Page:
Fine Canadian Forces is multi-instrumentalist Jordan Fine (Five Star Trailer Park, Lake Country VHS) who for the past year has been constructing his debut album using a loop-pedal by combing his love of Modern Jazz, Noise Rock and Pop.
Hebrew Lessons follows two rules (So it seems): 1) Must use the loop-pedal at all times. 2) Can these songs be pulled off live?
It is these two rules that have hindered Fine’s sonic experiment by forcing him into the loop formula. Most of the tracks on Hebrew Lessons consist of one liners being repeated as Fine focuses all his energy on intricate compositions. The worst being “Bigfoot” which features the unfortunate line, “We buy possum guts / We buy gorilla suits” while clocking in at 5-min long! Must be an inside joke, maybe it’s a Toronto thing?
What saves FCF’s debut are Fine’s cleaver cover choices that challenge the original while somehow keeping them recognizable; especially Rick Springfield’s “Jessie’s Girl” and The Beatles’ “Eleanor Rigby”. Fine has an exciting concept here, but people are looking to be inspired as well; He needs to start telling stories besides just making cool effects. (Independent)
Rating: 2/5 Stars
The fuel-injected pop gem “Race To The End” opens Enjoy Your Lifestyle where the duel vocals of Kevin Black and Natasha Pasternak reminded me of the defunct Brooklyn trio Rainer Maria. But you can’t label H&T, “Rainbows and Unicorns” breaks the indie-pop mold with a brooding ethereal drawl that peaks with guitars fuzz then segues beautifully into the folksy-rock “The Beacons” where the bands Fleetwood Mac inspiration comes out.
Topping off the EP with the intricately layered lullaby “Until The Night” and the melodically driven piano, “It’s Disaster You’re After” (A track Coldplay wished they thought of) – H&T will enjoy the reputation of creating some of 2011’s most infectious arrangements while challenging the biz on what is considered pop music. Good news is, they are just getting started; the band is already working on a follow-up EP and playing two showcases at CMW. (Independent)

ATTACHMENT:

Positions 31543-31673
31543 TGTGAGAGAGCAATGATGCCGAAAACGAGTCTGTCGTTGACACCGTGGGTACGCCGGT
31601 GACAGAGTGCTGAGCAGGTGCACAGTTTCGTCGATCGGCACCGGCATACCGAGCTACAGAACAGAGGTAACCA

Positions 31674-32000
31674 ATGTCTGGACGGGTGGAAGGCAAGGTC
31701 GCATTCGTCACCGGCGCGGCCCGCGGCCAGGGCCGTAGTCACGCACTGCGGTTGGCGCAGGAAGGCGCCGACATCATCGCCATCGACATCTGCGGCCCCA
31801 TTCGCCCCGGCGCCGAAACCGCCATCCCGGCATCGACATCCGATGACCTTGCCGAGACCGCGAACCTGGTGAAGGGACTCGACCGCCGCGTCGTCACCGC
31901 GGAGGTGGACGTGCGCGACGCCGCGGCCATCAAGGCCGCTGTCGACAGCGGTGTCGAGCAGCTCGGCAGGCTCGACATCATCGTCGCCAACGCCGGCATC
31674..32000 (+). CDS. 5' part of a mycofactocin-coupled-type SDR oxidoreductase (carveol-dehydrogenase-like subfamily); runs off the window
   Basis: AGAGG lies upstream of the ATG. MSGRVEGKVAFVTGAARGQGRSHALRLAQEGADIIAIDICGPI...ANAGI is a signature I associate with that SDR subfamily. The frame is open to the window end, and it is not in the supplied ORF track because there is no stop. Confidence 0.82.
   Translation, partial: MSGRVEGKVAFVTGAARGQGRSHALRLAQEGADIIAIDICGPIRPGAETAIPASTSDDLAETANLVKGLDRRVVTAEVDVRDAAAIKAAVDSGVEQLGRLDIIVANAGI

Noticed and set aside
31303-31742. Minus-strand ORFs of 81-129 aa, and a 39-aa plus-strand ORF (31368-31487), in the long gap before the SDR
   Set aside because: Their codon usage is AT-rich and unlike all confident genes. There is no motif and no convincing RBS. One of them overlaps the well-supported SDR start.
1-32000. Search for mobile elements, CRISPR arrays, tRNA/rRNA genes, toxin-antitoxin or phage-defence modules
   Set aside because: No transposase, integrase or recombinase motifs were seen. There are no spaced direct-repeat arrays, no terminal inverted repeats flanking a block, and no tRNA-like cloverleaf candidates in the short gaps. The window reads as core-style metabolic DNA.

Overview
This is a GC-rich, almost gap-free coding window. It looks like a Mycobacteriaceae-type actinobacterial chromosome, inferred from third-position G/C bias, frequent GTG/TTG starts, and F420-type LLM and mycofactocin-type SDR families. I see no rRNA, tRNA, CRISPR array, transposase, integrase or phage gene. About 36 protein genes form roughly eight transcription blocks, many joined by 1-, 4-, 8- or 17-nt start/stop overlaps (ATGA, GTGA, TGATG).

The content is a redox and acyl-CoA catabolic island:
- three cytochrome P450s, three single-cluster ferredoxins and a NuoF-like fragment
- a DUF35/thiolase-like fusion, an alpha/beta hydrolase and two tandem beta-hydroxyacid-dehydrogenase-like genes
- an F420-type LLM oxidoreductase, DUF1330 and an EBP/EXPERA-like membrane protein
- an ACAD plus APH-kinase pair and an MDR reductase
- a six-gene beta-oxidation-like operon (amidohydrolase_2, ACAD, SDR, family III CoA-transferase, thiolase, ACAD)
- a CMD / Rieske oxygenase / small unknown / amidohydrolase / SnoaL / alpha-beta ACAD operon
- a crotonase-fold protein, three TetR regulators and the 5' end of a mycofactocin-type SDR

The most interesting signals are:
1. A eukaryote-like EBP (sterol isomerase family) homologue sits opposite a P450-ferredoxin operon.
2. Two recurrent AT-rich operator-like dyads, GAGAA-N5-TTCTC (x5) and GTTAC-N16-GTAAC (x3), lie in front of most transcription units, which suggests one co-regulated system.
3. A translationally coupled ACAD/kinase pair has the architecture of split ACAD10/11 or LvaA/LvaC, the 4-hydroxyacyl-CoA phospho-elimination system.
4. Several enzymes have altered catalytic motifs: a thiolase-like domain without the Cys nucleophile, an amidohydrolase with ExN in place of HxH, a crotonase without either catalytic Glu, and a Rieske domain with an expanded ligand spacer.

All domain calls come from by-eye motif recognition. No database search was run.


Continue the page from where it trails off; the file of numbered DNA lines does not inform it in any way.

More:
Rating 4/5 Stars
Portland, Oregon’s Tu Fawning began as a collaboration between Corrina Repp and Joe Haege but has turned into an eclectic assemble of adventurous song-smiths and multi-instrumentalists – enter newer members Toussaint Perrault and Liza Rietz. The band’s first full-length, Hearts On Hold, is not to be taken lightly; this reviewer felt the beginnings of mini-anxiety attacks before every track and loved every bit of it.
Opening track and lead single, “I Know You Now” is a funeral march set to distorted Latin guitar chords, tweaked ragtime organ samples and Death’s personal choir. It’s a freaky, oddball number and there really isn’t anything else like it, but it sums up Tu Fawning’s sound perfectly. The dark flourishes of “I Know” sets the tone for the album, leading into “The Felt Sense” and its tribal dream sequence before continuing on to the jazz-noir waltz, “Diamonds”. Only by the fourth track, “Sad Story” do we hear any recognizable melodies, but like their major influence – Tom Waits – the band is happy to delve back into the mud with brooding elegance (see “Apples” and “Mouths Of Young”). Signing off with the jovial (Yes, an upbeat track!); “Just Too Much” suggests that the band has much more to explore.
Tu Fawning have put together a challenging album that will take multiple listens to fully realize and enjoy; already Hearts On Hold has set the bar pretty high for any other band debuting in 2011. (City Slang)
Rating: 4/5 Stars